Robert Mugabe dies aged 95

Picture taken January 31, 1985 of Zimbabwe's Prime Minister Robert Mugabe. Mugabe, Zimbabwean first Premier (in 1980) and President (in 1987), was born in Kutama in 1924 (formerly Southern Rhodesia). Largely self-educated, he became a teacher. After a short periods in the National Democratic Party and Zimbabwe African People's Union (ZAPU) he co-found, in 1963, the Zimbabwe African National Union (ZANU). After a 10-year detention in Rhodesia (1964-74), he spent five years in Mozambique gathering support in preparation for independence in 1980. (Photo by LEHTIKUVA / AFP)

Mugabe — who infamously claimed that “only God” could ever remove him from office — was deposed in a coup in 2017, when members of his own party turned against him after he dismissed then vice-president Emmerson Mnangagwa to make way for his wife, Grace.

Mnangagwa would go on to become Zimbabwe’s next president.

“It is with the utmost sadness that I announce the passing on of Zimbabwe’s founding father and former President, Cde Robert Mugabe,” tweeted Mnangagwa on Friday.

“Cde Mugabe was an icon of liberation, a pan-Africanist who dedicated his life to the emancipation and empowerment of his people. His contribution to the history of our nation and continent will never be forgotten. May his soul rest in eternal peace.”

Ex-Zimbabwe President Robert Mugabe is still under observation after 4 months at a Singapore hospital 

Once touted internationally as the hope of his nation, Mugabe left office with a grim legacy, after waging a campaign of oppression and violence to maintain power, and driving into poverty a country once known as the breadbasket of southern Africa.

He began his political career as a leader in the quest for the independence of Zimbabwe — then known as Rhodesia — and was regularly compared to South Africa’s venerated freedom fighter Nelson Mandela.

As a revolutionary guerrilla leader, he fought white-minority rule and spent years in jail as a political prisoner.

After 10 years in prison, he earned university degrees in education, economics and law from the University of London. In the mid-70s, he assumed leadership of the political wing of the Zimbabwe African National Union (ZANU-PF), a militant liberation movement based in Mozambique.

From there, he helped orchestrate an armed resistance against white rule, emerging as a war hero both at home and abroad when the conflict ended in 1979.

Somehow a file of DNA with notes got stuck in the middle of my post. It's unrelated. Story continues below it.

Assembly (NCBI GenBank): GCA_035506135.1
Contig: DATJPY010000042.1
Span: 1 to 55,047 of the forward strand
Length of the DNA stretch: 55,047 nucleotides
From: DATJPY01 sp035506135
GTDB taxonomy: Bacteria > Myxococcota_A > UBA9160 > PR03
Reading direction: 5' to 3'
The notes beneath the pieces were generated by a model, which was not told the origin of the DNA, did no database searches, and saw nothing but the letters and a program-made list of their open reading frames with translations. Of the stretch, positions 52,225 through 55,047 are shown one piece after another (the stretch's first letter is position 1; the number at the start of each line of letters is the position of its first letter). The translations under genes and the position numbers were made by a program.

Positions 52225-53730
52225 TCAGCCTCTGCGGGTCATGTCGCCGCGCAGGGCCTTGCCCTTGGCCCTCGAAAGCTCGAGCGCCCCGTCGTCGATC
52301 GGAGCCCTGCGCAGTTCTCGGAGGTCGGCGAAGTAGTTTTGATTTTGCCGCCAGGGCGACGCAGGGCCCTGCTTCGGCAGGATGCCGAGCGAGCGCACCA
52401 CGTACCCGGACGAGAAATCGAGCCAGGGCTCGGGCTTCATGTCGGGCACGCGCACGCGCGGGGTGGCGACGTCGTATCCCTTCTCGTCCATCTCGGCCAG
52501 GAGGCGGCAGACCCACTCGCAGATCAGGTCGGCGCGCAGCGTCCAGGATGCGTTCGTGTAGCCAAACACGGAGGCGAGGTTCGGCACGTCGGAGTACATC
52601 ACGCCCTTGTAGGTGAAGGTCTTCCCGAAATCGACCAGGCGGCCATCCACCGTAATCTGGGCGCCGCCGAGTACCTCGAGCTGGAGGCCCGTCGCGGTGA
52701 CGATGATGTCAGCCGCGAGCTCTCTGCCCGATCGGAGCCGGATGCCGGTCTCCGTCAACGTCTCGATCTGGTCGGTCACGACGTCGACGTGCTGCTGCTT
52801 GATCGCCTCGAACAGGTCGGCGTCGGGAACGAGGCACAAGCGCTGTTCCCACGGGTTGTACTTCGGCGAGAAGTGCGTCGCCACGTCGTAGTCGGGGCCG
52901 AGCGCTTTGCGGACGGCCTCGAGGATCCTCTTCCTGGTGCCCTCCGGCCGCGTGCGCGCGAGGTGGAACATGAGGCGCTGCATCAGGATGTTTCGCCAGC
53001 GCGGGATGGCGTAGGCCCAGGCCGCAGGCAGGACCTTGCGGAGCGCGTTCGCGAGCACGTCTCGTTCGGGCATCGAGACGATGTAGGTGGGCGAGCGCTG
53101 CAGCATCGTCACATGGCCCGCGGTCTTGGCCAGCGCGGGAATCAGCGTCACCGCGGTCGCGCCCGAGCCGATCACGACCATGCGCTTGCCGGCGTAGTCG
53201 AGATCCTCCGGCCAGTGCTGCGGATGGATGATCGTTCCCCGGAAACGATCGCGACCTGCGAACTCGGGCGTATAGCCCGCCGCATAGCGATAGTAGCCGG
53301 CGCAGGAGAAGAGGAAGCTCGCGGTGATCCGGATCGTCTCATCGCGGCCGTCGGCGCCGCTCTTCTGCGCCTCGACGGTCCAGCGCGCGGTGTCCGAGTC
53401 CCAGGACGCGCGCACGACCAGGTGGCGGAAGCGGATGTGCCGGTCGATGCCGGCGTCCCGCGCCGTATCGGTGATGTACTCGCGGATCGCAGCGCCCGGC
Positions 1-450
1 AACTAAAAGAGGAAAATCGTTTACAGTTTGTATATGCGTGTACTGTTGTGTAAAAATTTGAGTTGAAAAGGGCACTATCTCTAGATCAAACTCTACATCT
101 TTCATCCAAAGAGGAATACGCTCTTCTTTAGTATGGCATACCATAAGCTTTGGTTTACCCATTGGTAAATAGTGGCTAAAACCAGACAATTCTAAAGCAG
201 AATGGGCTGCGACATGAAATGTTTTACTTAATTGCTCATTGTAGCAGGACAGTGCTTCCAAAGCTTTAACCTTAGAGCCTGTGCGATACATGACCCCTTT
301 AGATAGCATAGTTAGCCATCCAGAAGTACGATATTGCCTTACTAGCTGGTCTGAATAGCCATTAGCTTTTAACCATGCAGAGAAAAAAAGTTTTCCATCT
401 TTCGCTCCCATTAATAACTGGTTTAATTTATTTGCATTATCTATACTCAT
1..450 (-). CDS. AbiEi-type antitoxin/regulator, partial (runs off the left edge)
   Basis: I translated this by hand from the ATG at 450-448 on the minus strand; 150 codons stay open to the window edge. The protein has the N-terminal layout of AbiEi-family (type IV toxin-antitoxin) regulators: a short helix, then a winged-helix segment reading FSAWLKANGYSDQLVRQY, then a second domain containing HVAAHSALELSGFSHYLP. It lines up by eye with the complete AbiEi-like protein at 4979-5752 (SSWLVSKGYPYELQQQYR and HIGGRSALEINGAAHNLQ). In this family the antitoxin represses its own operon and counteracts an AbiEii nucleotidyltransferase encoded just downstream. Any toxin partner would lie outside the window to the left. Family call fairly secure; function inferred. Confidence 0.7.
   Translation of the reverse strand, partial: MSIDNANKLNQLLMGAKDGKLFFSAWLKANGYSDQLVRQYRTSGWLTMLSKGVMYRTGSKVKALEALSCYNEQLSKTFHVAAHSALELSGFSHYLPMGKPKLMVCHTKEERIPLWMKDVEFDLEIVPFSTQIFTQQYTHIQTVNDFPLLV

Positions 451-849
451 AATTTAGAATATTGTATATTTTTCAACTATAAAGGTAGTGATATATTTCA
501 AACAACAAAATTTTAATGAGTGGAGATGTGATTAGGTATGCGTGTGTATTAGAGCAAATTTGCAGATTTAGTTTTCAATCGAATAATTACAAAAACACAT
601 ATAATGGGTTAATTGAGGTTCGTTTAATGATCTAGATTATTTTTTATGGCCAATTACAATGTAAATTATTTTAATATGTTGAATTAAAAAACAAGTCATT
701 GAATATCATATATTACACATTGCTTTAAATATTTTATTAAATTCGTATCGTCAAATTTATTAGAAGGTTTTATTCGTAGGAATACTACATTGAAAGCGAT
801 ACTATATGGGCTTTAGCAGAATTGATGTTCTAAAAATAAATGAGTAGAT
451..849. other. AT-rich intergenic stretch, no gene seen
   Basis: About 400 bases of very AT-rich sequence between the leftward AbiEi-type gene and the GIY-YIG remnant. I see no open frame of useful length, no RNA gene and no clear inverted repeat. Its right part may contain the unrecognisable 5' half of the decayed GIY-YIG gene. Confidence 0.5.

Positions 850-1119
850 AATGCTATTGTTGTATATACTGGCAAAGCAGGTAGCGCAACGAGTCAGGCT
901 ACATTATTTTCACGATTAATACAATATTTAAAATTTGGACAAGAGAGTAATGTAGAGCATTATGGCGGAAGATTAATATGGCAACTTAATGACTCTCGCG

He became the first prime minister of the newly independent Zimbabwe after elections in February 1980.

Articulate and smartly dressed, Mugabe came to power commanding the respect of a nation. He had a strong head start, inheriting a country with a stable economy, solid infrastructure and vast natural resources.

But the descent into tyranny didn’t take long.

FILE – In this Nov. 8, 2017, file photo, Zimbabwe’s President Robert Mugabe, left, and his wife Grace Mugabe chant the party’s slogan during a solidarity rally in Harare, Zimbabwe. Zimbabwe’s army said Wednesday, Nov. 15, 2017, it has Mugabe and his wife in custody and is securing government offices and patrolling the capital’s streets following a night of unrest that included a military takeover of the state broadcaster. (AP Photo/File)

His hardline policies drove the country’s flourishing economy to disintegrate after a program of land seizures from white farmers, and agricultural output plummeted and inflation soared.

By 1983, it became clear that Mugabe’s administration would be merciless to any one opposing his rule. He presided over forces that carried out a string of massacres in opposition strongholds, and the country’s Fifth Brigade is believed to have killed up to 20,000 people, mostly supporters of Mugabe’s main political rival.

As the country was plunged into economic ruin, Mugabe and his wife faced fierce criticism for leading lavish lifestyles.

He celebrated his 85th birthday with a lavish party that cost a reported $250,000, even as the country remained in an economic and health crisis. He continued to hold such birthday events annually, last year spending a reported $800,000 and celebrating in a region suffering drought and food shortages.

He repeatedly rebuffed repeated calls to step down, insisting he would only leave office when his “revolution” was complete.

“This is a man who had so much to offer to Zimbabweans, but he didn’t, he focused on himself,” said Trevor Ncube, one of the country’s most powerful publishers.

 

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